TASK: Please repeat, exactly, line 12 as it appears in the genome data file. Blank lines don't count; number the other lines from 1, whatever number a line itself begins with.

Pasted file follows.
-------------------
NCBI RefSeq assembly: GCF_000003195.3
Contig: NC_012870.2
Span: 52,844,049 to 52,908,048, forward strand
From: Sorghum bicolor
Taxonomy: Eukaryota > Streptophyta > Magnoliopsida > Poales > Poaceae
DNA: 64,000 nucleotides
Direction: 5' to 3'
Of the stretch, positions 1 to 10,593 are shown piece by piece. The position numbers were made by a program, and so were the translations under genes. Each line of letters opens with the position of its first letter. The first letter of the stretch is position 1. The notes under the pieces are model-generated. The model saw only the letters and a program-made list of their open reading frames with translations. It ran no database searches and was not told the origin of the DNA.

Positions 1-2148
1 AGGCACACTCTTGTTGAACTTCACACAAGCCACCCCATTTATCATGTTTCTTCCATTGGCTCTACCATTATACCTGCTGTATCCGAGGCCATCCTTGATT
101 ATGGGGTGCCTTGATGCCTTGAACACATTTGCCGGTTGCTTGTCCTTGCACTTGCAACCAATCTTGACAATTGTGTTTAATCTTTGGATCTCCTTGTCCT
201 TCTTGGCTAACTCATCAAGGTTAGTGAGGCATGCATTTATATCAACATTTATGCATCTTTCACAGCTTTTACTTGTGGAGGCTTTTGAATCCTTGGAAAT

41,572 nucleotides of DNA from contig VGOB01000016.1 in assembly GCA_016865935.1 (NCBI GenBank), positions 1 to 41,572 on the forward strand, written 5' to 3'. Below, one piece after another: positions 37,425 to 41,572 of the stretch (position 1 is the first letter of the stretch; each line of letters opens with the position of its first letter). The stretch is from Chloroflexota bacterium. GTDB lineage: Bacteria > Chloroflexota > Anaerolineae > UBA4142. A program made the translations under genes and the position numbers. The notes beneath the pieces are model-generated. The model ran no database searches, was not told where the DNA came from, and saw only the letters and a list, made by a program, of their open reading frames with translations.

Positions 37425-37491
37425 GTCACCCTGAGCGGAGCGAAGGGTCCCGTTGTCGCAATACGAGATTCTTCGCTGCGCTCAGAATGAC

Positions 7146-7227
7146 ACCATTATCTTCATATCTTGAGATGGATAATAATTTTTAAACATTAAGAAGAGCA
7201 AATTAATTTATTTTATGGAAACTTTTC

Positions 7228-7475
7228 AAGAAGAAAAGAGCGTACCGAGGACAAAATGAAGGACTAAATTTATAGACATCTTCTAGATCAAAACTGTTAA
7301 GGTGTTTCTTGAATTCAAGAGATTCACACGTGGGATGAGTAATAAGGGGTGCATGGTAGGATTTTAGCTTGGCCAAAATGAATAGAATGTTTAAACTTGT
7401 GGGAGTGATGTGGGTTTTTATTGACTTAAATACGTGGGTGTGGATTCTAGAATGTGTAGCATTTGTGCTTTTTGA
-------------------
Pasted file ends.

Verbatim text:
201 TCTTGGCTAACTCATCAAGGTTAGTGAGGCATGCATTTATATCAACATTTATGCATCTTTCACAGCTTTTACTTGTGGAGGCTTTTGAATCCTTGGAAAT